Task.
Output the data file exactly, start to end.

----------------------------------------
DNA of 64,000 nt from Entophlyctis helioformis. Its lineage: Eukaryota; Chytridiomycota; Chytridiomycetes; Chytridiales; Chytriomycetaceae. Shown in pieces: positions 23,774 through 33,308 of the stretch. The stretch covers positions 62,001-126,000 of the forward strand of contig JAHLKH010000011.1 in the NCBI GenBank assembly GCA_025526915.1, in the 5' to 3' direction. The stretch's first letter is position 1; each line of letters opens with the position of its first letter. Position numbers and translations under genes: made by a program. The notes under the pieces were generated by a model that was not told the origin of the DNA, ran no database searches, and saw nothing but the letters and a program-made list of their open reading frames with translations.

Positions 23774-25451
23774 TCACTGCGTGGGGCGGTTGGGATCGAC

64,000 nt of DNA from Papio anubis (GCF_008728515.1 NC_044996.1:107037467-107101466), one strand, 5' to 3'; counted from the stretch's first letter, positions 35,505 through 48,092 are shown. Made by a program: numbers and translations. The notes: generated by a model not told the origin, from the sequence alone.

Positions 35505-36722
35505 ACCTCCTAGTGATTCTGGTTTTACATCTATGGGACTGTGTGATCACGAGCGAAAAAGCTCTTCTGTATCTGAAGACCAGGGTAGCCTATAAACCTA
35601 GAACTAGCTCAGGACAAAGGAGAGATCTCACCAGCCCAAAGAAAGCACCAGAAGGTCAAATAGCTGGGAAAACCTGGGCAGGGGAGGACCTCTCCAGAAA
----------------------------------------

DNA of 64,000 nt from Entophlyctis helioformis. Its lineage: Eukaryota; Chytridiomycota; Chytridiomycetes; Chytridiales; Chytriomycetaceae. Shown in pieces: positions 23,774 through 33,308 of the stretch. The stretch covers positions 62,001-126,000 of the forward strand of contig JAHLKH010000011.1 in the NCBI GenBank assembly GCA_025526915.1, in the 5' to 3' direction. The stretch's first letter is position 1; each line of letters opens with the position of its first letter. Position numbers and translations under genes: made by a program. The notes under the pieces were generated by a model that was not told the origin of the DNA, ran no database searches, and saw nothing but the letters and a program-made list of their open reading frames with translations.

Positions 23774-25451
23774 TCACTGCGTGGGGCGGTTGGGATCGAC

64,000 nt of DNA from Papio anubis (GCF_008728515.1 NC_044996.1:107037467-107101466), one strand, 5' to 3'; counted from the stretch's first letter, positions 35,505 through 48,092 are shown. Made by a program: numbers and translations. The notes: generated by a model not told the origin, from the sequence alone.

Positions 35505-36722
35505 ACCTCCTAGTGATTCTGGTTTTACATCTATGGGACTGTGTGATCACGAGCGAAAAAGCTCTTCTGTATCTGAAGACCAGGGTAGCCTATAAACCTA
35601 GAACTAGCTCAGGACAAAGGAGAGATCTCACCAGCCCAAAGAAAGCACCAGAAGGTCAAATAGCTGGGAAAACCTGGGCAGGGGAGGACCTCTCCAGAAA